To better understand how hazardous air pollutants (HAPs) impact Environmental Justice (EJ) and non-EJ communities in Sacramento, California, SMAQMD retained STI to design and conduct an air quality monitoring campaign. The goal was to explain the concentrations of HAPs throughout Sacramento, how smoke from residential wood-burning contributes to air pollution, and if EJ communities are disproportionately impacted by this pollution. STI scientists published the results of this study in The International Journal of Environmental Research and Public Health.
This project was designed to help SMAQMD’s air quality outreach program reduce HAPs throughout Sacramento and especially in EJ areas. To meet this goal, STI conducted an intensive measurement campaign in the winter 2016-17 season and monitored HAPs, wood smoke markers, and black carbon. STI analyzed the collected data to quantify the inter-community variation of air pollutant concentrations and better understand the relationship of these pollutants to wood burning behavior. To understand the relationship between HAPs and particulate matter (PM), STI deployed low-cost sensors to measure PM in EJ and non-EJ communities, and assessed how these sensors compared to traditional monitors.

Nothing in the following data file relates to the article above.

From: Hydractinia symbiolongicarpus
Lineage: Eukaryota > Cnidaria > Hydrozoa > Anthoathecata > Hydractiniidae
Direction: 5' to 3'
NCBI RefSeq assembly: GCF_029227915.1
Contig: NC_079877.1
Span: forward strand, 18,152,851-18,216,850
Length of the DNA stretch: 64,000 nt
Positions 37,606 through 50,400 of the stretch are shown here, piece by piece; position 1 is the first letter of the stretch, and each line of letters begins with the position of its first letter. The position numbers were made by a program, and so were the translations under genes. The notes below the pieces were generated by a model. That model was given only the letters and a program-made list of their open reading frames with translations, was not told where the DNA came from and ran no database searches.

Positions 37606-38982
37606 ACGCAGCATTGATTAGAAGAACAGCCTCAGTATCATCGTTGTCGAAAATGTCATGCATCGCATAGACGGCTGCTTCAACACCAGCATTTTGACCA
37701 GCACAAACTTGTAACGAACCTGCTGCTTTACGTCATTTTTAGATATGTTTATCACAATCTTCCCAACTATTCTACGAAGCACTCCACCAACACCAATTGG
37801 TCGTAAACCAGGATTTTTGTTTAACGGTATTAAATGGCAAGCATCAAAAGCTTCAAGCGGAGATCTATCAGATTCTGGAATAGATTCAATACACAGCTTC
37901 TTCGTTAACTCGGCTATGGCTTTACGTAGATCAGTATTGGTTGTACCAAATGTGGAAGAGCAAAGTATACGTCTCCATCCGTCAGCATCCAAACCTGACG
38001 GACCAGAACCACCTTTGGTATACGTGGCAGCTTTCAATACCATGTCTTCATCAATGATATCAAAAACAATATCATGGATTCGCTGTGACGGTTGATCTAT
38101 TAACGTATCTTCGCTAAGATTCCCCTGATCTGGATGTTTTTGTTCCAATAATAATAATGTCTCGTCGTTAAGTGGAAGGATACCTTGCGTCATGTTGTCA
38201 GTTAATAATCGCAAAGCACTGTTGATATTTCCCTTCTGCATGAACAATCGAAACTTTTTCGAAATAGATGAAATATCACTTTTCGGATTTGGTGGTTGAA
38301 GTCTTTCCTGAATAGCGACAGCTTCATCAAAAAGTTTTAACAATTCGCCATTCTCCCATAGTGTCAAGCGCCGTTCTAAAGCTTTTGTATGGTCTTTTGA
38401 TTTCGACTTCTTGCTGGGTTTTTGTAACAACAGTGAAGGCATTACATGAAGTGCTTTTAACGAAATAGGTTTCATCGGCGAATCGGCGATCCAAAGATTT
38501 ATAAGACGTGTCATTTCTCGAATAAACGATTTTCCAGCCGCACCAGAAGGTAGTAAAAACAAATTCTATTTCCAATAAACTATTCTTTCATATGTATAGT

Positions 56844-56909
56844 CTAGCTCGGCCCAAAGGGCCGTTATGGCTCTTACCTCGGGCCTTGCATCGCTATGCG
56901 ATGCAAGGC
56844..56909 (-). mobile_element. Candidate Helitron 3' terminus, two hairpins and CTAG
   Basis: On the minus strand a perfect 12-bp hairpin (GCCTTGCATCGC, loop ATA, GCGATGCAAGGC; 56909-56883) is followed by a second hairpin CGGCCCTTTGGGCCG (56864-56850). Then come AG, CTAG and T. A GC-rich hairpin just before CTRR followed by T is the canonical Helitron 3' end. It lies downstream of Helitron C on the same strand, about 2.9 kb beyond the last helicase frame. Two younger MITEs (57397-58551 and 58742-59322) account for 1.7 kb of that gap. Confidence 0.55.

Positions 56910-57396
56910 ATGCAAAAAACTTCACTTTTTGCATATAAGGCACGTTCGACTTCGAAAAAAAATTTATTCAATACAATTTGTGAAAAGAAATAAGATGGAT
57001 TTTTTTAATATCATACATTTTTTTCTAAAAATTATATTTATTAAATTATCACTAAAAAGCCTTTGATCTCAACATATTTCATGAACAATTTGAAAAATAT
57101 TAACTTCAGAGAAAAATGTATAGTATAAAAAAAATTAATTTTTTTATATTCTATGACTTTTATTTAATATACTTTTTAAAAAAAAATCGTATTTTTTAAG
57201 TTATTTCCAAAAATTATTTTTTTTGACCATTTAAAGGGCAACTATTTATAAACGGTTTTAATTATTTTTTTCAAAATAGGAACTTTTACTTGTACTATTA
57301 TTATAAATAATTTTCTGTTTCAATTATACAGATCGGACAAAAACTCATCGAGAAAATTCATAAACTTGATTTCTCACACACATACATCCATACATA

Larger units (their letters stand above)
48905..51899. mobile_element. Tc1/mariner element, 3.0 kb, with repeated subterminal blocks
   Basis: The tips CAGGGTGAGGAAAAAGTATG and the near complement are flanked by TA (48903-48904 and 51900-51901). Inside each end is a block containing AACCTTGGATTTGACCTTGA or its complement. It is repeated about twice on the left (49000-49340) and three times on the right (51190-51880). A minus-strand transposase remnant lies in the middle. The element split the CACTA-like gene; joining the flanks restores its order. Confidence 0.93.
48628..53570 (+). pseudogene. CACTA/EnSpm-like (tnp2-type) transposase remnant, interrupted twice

The study found that concentrations of HAPs and black carbon released by fossil fuels were higher in the EJ communities, while concentrations of black carbon released by wood burning was significantly higher in the non-EJ communities. Correlation analysis indicated that the concentrations of HAPs in the EJ communities were predominantly from fossil fuel sources and not from wood burning, indicating that mobile source emissions were likely higher in the EJ communities.